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GOP Seeks First Grip on Both US Senate Seats in Decades in Florida, Nebraska, North Dakota, Wisconsin

The last time Florida Republicans held both Senate seats was 1875; WI (1957), ND (1960), and NE (1976) could also see an end to a decades-long Democratic presence in its state delegations.

Why is Mitt Romney Feeling Blue? Candidate Necktie Colors at the GOP Debates

Romney has worn a blue tie in 17 of 18 presidential debates; his opponents usually wear red and Gingrich has not worn a blue tie once.

Romney Plays the Florida Card...in Spades

Romney makes more Sunshine State references in the NBC debate than Gingrich, Paul, and Santorum combined.

Head of the Class: The Most Buzzworthy House Freshmen of the 112th Congress

Allen West, Joe Walsh, Tim Scott, and Sean Duffy are the most covered U.S. House freshmen of 2011.

Which State Will Be the Most Electoral Vote Rich to Flip in 2012?

Since 1832, at least one state with 10+ Electoral College votes has flipped from the previous cycle in 43 of 45 elections; the largest flipped state has voted for the winner 36 times.

The Myth of the Convention State Boost, Part II: The Republicans

Republican presidential nominees have averaged a 1-point decline in convention host state's adjusted margin of victory (or loss) vis-à-vis the national vote compared to the previous election cycle since the first televised convention in 1940.

Out of Power But Leading the Charge: Nancy Pelosi Issues the Most Press Releases of 2011

Former Speaker Pelosi issues the most press releases of any U.S. Representative during the first three months of 2011

Connie Mack Faces Long Historical Odds in Launching Florida U.S. Senate Bid

Only 2 of 14 Florida U.S. Representatives have notched winning U.S. Senate campaigns since 1970 (14 percent), and just 4 of 17 over the last 100 years

You Say You Want a Revolution? Third Party Gubernatorial Candidates Thriving in 2010

Third party gubernatorial candidates rivaling 1994 for their best showing since the Great Depression

Charlie Crist and the Long Odds of an Independent U.S. Senate Candidacy

Only six men have been elected to a first term in the U.S. Senate without major party backing since popular vote elections in 1914

The 50 Safest U.S. House Districts in the Nation (2002-2008)

Democrats currently hold 43 of the 50 least competitive seats in the nation; John Lewis (GA-05), Kendrick Meek (FL-17), and Richard Neal (MA-02) have not faced a challenger since new district lines were drawn in 2002

Live Blog: The Florida Primary

Smart Politics will continue to monitor and update the official Florida primary results tonight. The following updated percentages are based on raw vote numbers provided by reporting precincts, not a scientific random sample. 6:15 p.m. As is customary in recent years, the media is releasing selected exit poll data prior...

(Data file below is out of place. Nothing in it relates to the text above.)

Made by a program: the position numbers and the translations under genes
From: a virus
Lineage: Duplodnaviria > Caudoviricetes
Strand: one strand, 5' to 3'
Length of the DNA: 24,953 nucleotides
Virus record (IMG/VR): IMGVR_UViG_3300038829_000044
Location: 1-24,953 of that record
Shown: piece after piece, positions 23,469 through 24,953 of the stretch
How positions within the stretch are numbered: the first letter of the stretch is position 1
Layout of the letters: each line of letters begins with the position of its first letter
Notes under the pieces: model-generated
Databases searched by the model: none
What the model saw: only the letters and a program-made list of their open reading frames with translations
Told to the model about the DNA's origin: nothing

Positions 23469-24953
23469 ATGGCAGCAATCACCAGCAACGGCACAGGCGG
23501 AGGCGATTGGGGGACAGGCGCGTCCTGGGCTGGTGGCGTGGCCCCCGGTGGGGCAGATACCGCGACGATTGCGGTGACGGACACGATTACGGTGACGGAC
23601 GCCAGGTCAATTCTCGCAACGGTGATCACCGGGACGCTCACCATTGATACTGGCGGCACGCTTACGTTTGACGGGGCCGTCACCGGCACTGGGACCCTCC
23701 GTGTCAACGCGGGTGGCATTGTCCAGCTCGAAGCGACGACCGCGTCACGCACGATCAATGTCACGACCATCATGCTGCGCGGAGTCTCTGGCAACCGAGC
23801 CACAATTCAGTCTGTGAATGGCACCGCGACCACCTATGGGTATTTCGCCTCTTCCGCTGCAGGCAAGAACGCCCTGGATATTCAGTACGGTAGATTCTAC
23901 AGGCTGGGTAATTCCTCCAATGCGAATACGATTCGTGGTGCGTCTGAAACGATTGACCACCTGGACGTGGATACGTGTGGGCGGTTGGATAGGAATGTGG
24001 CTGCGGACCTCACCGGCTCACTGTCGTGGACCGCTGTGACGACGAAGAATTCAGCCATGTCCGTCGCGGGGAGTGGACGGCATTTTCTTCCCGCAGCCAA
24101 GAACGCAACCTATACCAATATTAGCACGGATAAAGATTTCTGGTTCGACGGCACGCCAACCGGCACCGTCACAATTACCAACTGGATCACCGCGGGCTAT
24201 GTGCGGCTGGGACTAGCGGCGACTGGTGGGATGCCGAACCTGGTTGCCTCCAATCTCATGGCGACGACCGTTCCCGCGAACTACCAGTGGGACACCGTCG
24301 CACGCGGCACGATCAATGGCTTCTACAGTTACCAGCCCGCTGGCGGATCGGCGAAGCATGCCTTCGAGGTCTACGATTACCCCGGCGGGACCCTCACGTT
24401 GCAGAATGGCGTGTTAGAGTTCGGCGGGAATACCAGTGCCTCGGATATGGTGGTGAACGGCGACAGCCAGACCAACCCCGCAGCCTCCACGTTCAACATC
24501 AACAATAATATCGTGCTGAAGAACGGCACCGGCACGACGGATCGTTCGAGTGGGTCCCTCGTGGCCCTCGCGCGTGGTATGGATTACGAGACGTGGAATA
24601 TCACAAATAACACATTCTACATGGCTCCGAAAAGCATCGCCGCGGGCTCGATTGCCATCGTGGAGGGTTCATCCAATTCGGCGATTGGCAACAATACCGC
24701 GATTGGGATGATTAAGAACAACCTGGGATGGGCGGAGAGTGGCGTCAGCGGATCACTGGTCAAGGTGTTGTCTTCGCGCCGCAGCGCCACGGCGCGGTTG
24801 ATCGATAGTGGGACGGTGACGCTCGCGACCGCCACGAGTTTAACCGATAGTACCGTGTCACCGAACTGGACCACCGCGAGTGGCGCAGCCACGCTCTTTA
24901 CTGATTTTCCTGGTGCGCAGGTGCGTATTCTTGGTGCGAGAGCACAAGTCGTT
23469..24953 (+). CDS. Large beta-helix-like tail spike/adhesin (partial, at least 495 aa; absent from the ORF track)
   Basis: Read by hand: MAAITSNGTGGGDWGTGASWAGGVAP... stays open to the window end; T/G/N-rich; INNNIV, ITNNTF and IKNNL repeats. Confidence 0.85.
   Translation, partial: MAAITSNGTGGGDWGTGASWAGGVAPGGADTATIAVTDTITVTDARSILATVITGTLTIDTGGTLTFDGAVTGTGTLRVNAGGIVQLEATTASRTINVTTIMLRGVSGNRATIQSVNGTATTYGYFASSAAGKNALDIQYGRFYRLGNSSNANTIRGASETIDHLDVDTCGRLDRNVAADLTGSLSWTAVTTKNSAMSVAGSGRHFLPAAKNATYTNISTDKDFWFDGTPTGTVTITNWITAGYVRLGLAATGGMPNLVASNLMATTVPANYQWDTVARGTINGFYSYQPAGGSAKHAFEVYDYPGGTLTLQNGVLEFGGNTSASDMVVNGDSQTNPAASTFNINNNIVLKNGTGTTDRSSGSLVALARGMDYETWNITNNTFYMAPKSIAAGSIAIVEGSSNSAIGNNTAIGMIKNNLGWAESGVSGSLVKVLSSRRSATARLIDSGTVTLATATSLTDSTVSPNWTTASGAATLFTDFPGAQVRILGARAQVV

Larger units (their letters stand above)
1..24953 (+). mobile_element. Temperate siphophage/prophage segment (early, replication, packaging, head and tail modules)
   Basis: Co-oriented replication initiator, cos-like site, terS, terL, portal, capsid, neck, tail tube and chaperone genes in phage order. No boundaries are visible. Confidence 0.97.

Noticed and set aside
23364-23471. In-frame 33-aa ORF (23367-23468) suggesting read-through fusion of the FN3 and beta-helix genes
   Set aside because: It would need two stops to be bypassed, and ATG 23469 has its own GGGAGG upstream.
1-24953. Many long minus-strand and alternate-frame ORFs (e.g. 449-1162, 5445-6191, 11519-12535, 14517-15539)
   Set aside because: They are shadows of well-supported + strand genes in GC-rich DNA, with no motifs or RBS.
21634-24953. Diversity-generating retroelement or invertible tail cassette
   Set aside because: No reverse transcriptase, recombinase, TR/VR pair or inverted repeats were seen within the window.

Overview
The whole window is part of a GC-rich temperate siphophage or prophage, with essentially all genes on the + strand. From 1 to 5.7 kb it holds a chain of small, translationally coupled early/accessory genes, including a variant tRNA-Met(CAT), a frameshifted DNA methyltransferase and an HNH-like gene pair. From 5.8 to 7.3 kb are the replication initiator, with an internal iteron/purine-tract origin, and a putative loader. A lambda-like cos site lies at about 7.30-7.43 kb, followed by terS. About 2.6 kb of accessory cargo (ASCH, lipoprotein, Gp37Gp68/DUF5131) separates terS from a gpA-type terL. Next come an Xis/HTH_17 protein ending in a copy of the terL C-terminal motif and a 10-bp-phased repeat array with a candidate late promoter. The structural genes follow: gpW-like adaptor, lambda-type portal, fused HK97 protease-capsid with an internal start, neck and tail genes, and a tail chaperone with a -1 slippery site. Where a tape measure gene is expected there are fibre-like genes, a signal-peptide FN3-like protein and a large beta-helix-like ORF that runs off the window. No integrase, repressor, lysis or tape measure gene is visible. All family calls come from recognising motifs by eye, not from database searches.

Smart Politics to Live Blog Florida Primary Returns

Smart Politics will blog live Tuesday night as the Florida primary results come in. The focus will be on the Republican primary, as no delegates will be awarded on the Democratic side. In addition to real-time reporting of results and media watchdog commentary, Smart Politics will examine the impact of...

Romney, Huckabee, and Giuliani All Hope for a McCain Loss in Florida

While it is possible Mitt Romney, Mike Huckabee, and Rudy Giuliani will all remain in the GOP race regardless of the outcome in Florida on Tuesday (Giuliani has at least stated he won't exit the race), each of these campaigns would benefit greatly from an "Anybody But McCain" victory. The...



Political Crumbs

The Second Time Around

Former Republican Congressman Bob Beauprez became the seventh major party or second place gubernatorial candidate in Colorado to get a second chance at the office when he narrowly won his party's nomination last month. Two of the previous six candidates were successful. Democrat Alva Adams lost his first gubernatorial bid to Benjamin Eaton in 1884, but was victorious two years later against William Meyer. Democrat Charles Johnson placed third in 1894 behind Republican Albert McIntyre and Populist incumbent Governor David Waite but returned as the Fusion (Democrat/Populist) nominee in 1898 and defeated GOPer Henry Wolcott. Gubernatorial candidates who received a second chance but lost both general elections include Democrat Thomas Patterson (1888, 1914), Progressive Edward Costigan (1912, 1914), Republican Donald Brotzman (1954, 1956), and Republican David Strickland (1978, 1986).


How Are the Plurality Winners Doing?

Nearly 40 percent of plurality winners of U.S. Senate elections lose their seat in the next election cycle. Will that happen to any of the three such incumbents on the ballot in 2014? Recent polling suggests Democrats Al Franken of Minnesota, Mark Begich of Alaska, and Jeff Merkley of Oregon all currently have an advantage over their nominated/frontrunning GOP opponents, but each is flirting with plurality support once again. Franken led endorsed GOPer Mike McFadden 48 to 42 percent in a new SurveyUSA poll while the polling group showed Merkley with a 50 to 32 percent advantage over Monica Wehby. Begich led each of the three major GOP candidates in last month's PPP survey: 42 to 37 percent over Daniel Sullivan, 41 to 33 percent over Mead Treadwell, and 43 to 27 percent over Joe Miller.


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